We realize that the statement we just made might have taken a few of you by surprise, so allow us to justify it. As we’ve been told ever since we were children, Columbus ‘sailed the ocean blue’ in 1492 and became the first European to find the Americas. The arrival of Columbus started us down the path that led to the establishment of the United States of America that we know and love today. That part is correct – Columbus (accidental) discovery did indeed prompt further travel from Europe and eventually led to the colonization of both the north and south continents. The notion that he was an intrepid traveler on a journey to prove the world was round, though, is a lie. He was simply looking for a faster way to reach the East Indies and open up a new trade route. If anything, the unexpected continent he landed on got in his way. In any event, the Vikings had him beat in terms of being the first European visitor by around five hundred years. We know this because of the existence of the historical site of L’Anse Aux Meadows in Newfoundland, Canada.

L’Anse aux Meadows, which you’ll find in the vicinity of Saint Lunaire-Griquiet, is not a large settlement. It consists of little more than a few basic buildings constructed of sod pulled over wooden frames. This was the place that the Vikings referred to as ‘Vinland’ and was the most remote of all their settlements. It’s highly likely that the twenty-or-so Vikings who founded the settlement got lost and, like Columbus, found the continent by accident. The difference is that they did it during the late 9th or early 10th century. The buildings appear to have been used for boat repair and iron working, raising the possibility that this was a ‘stopping off point’ for Viking ships traveling to destinations even further from their home nations. Historians have concluded that the Vikings stayed here for around fifteen years before moving on – probably to return back home. What’s indisputable, though, is that it’s a real Viking settlement and that it pre-dates Columbus by several centuries.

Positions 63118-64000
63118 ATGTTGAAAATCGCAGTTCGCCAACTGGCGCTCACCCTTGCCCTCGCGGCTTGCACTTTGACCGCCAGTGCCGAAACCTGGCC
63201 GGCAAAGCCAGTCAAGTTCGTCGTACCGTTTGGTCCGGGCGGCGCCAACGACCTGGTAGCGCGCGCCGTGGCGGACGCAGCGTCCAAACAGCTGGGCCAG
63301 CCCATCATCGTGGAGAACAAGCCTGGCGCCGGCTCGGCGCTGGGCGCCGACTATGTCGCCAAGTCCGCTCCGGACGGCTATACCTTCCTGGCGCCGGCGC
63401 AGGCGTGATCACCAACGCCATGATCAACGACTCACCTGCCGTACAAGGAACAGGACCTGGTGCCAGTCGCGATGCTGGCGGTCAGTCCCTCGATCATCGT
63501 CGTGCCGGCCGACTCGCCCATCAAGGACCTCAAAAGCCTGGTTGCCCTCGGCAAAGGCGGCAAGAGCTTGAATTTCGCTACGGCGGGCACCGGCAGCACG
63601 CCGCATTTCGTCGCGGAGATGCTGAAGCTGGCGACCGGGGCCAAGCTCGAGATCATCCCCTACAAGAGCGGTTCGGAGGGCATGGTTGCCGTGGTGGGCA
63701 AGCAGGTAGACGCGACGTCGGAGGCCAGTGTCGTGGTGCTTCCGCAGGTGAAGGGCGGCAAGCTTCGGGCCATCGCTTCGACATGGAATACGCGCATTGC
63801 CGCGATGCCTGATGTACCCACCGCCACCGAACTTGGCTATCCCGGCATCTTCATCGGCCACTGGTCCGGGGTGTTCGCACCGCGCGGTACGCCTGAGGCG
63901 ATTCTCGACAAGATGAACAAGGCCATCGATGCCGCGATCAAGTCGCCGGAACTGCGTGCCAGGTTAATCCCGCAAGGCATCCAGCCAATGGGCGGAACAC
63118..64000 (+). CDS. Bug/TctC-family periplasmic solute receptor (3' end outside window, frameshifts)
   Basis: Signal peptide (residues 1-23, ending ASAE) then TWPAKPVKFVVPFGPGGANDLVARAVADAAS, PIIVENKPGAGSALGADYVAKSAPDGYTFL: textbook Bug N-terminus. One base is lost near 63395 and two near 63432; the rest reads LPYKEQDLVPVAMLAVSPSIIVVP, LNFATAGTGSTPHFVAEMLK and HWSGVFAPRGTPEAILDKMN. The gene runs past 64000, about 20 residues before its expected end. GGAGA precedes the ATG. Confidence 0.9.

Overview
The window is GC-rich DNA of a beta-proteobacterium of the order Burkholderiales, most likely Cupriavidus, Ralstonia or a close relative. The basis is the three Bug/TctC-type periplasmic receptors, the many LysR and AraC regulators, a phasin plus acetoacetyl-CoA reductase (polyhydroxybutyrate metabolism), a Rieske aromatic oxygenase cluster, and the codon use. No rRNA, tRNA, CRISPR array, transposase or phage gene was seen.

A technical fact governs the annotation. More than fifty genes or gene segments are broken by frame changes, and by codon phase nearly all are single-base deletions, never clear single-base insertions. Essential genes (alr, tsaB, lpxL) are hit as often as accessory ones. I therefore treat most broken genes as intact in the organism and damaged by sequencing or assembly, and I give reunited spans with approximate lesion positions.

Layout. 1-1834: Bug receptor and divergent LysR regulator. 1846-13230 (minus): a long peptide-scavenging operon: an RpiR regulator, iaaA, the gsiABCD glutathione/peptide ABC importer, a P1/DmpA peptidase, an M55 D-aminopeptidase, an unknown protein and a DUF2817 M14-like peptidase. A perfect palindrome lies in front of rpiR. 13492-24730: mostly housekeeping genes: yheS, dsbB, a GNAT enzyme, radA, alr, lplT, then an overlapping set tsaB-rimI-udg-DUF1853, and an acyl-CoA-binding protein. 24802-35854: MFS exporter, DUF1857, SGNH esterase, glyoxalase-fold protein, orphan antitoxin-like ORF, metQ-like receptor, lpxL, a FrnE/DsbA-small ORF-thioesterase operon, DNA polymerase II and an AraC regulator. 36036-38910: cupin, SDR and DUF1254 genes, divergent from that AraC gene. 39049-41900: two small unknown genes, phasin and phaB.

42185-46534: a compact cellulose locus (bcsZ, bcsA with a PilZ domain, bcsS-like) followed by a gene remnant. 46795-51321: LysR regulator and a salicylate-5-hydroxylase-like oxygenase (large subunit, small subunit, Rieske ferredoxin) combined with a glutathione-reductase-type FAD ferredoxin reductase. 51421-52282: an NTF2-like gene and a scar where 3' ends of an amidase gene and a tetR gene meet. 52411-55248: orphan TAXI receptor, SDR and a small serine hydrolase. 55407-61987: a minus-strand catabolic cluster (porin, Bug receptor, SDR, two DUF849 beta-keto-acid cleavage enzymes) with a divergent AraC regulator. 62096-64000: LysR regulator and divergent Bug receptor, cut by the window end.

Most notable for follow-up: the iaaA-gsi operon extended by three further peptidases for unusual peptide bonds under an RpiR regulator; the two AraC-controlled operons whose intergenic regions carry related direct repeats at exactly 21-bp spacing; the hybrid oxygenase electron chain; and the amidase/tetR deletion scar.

Earlier this month, the Trump administration released a statement attacking the ‘radical activists’ who they said were seeking to undermine the legacy of Christopher Columbus. We think that’s a little unfair. There isn’t necessarily anything wrong with continuing to celebrate Columbus Day because none of us would be here if it weren’t for the chain of events that was kick-started by his arrival on the ‘New World.’ That doesn’t mean we can’t change the story to fit the facts, though. We can still look to and name Columbus as the man who brought significant change to these lands – but we should stop telling people that he was the first. We do no favors to our children or to our collective wisdom when we continue to deny the facts that are right in front of our eyes.